More difficult questions arise when the district court, hearing an appeal from a final order of the bankruptcy court, remands to that court for further action. There are both intra-circuit and inter-circuit disputes on this issue, leaving it hopelessly unresolved. One view has it that, when the bankruptcy court has issued a final order, and the district court issues an order affirming or reversing, the district court's order is also final. The contrary view is that the district court's decision is not final if it remands the matter back to the bankruptcy judge for "significant further proceedings."
I Collier on Bankruptcy para. 3.03[b] (L. King, ed. 15th ed. 1987) (footnotes omitted); see In re Commercial Contractors, Inc., 771 F.2d 1373, 1374-75 (10th Cir. 1985) and cases cited therein. We are convinced of the soundness of the second approach, which bases finality on the practical judgment of what remains to be done.
Judge Posner explained the policy reasons for determining the non-finality of district court orders remanding cases to bankruptcy court:
Because most proceedings before bankruptcy judges are summary, remands usually take little time to complete and it is therefore more efficient to wait till the bankruptcy judge is finished with the case -- not necessarily with the bankruptcy, since a single bankruptcy can give rise to numerous claims which are litigable to final judgments appealable while the bankruptcy proceeding is still going on -- before bringing up the case to the court of appeals. If a district judge remanded a case for further proceedings that would take a week to complete, and the remand order was appealable and was upheld on appeal, a year or more might elapse before the proceedings on remand were concluded. Yet if those proceedings had been conducted without this interruption, then, depending on their outcome, there might be no appeal at all, and in any event there would be no chance of two appeals -- one from the order of remand and the other from whatever order the district judge entered on appeal from the bankruptcy judge's final decision following remand.
In re Riggsby, 745 F.2d 1153, 1155-56 (7th Cir. 1984) (citation omitted).2
We also agree with Judge Posner's analogy to administrative proceedings, where a remand for further agency proceedings is not considered an appealable final order. In re Riggsby, 745 F.2d at 1156 and cases cited therein.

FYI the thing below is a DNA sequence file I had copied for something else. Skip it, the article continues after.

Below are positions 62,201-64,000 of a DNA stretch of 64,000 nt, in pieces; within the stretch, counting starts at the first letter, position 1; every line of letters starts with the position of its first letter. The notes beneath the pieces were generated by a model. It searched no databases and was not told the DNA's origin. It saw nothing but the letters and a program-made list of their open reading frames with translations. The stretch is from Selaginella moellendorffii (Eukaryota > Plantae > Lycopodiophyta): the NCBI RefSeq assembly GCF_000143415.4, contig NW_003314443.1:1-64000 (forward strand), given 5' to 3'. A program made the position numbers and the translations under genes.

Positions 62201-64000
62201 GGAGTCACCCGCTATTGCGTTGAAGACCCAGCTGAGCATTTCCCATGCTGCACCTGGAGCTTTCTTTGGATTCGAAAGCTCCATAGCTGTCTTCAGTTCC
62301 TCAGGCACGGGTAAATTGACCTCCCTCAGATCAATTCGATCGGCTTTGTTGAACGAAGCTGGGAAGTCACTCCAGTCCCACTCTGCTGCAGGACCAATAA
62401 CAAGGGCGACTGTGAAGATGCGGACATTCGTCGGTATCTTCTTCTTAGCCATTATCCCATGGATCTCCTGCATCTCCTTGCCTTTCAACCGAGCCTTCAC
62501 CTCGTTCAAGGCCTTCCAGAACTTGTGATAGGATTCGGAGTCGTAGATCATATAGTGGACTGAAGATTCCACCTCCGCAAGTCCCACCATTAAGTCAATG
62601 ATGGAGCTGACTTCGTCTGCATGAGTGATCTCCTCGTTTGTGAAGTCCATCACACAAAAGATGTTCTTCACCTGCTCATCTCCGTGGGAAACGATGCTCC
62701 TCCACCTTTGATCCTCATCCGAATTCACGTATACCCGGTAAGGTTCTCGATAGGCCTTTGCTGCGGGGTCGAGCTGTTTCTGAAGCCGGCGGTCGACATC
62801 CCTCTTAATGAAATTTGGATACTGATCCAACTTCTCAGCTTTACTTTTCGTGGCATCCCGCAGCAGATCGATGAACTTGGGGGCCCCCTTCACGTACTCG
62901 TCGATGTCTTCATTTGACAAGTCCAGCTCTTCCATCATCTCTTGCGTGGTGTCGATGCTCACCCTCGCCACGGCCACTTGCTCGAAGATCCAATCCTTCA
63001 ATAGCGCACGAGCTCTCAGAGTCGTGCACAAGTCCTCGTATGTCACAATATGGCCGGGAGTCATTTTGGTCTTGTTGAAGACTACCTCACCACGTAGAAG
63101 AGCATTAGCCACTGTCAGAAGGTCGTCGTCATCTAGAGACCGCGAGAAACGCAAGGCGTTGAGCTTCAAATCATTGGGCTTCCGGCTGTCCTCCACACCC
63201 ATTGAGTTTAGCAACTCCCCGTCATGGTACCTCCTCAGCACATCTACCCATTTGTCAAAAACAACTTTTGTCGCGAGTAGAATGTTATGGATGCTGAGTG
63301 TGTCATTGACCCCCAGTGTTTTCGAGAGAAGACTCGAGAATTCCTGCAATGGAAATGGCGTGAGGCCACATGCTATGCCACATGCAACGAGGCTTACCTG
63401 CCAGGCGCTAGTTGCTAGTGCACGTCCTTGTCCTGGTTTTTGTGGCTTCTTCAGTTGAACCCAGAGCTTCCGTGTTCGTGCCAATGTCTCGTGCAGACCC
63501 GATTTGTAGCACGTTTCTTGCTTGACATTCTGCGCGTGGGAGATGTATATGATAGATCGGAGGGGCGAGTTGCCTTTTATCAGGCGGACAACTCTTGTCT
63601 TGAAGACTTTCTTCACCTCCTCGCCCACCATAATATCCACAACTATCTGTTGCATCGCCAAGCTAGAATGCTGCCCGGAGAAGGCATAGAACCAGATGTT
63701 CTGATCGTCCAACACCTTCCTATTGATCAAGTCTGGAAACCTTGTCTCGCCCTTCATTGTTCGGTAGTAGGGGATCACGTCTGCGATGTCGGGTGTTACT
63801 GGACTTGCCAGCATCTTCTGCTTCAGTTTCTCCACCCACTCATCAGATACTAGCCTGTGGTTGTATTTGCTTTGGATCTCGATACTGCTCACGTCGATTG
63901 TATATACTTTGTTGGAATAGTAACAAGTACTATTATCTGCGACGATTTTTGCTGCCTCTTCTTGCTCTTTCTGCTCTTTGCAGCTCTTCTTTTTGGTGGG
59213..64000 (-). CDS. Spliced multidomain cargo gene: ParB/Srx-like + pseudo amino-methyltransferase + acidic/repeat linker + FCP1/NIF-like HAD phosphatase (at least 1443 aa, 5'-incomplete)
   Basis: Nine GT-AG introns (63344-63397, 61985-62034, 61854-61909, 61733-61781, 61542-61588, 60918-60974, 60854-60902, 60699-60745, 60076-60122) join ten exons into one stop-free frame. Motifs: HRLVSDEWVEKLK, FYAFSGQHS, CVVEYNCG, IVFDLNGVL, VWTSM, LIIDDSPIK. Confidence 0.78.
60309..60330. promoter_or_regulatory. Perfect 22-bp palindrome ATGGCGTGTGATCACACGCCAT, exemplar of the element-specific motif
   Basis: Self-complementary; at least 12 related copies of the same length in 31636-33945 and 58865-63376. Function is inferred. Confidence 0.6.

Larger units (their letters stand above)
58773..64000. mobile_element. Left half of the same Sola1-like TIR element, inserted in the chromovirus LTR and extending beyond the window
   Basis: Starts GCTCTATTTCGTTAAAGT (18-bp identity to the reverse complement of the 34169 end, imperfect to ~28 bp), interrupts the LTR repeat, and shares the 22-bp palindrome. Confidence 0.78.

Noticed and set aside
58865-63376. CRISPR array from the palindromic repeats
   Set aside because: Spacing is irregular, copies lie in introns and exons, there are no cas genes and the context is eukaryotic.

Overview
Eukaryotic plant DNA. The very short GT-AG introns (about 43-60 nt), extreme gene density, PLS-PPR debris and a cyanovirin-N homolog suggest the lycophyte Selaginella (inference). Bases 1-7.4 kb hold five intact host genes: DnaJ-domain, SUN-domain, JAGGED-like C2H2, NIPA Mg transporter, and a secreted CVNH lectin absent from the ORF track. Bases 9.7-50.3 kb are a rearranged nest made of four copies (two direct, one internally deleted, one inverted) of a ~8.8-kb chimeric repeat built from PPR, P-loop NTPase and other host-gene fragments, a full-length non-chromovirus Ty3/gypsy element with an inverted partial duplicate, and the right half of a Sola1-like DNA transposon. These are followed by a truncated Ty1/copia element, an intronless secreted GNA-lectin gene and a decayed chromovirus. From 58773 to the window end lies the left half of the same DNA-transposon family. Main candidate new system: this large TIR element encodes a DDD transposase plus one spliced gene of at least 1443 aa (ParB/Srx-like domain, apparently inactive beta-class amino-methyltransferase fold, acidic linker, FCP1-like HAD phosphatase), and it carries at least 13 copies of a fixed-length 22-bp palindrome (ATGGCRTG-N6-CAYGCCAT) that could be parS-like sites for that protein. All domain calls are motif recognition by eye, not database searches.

Thus we answer the query that remained in In re Giles: when a district court remands a matter to the bankruptcy court for significant further proceedings, there is no final order for purposes of § 158(d) and the court of appeals lacks jurisdiction. When a remand leaves only ministerial proceedings, for example, computation of amounts according to established formulae, then the remand may be considered final.
In the case before us the district court opinion opened the issue of whether the Commonwealth is entitled to post-confirmation, pre-judgment interest. This issue was not addressed by the bankruptcy court because it found that the Commonwealth was not entitled to any interest. The resolution of that issue will require further briefing by the parties and may change the whole stance of the case, since Gould claims that ordering payment of interest might force it to liquidate its assets. Significant further proceedings are yet to follow.
Having found that the district court opinion was not final, we have no jurisdiction of the appeal, and it is therefore dismissed.
1. § 158. Appeals (a) The district courts of the United States shall have jurisdiction to hear appeals from final judgments, orders, and decrees, and, with leave of the court, from interlocutory orders and decrees, of bankruptcy judges entered in cases and proceedings referred to the bankruptcy judges under section 157 of this title. An appeal under this subsection shall be taken only to the district court for the judicial district in which the bankruptcy judge is serving. (d) The courts of appeals shall have jurisdiction of appeals from all final decisions, judgments, orders, and decrees entered under subsections (a) and (b) of this section.
2. The Third Circuit, however, has taken the position that "final" means that an order leaves nothing pending before the tribunal that made it. In re Marin Motor Oil, Inc., 689 F.2d 445, 448 (1982). Although this is a plausible interpretation, we find much more convincing the approach described in In re Riggsby and In re Commercial Contractors.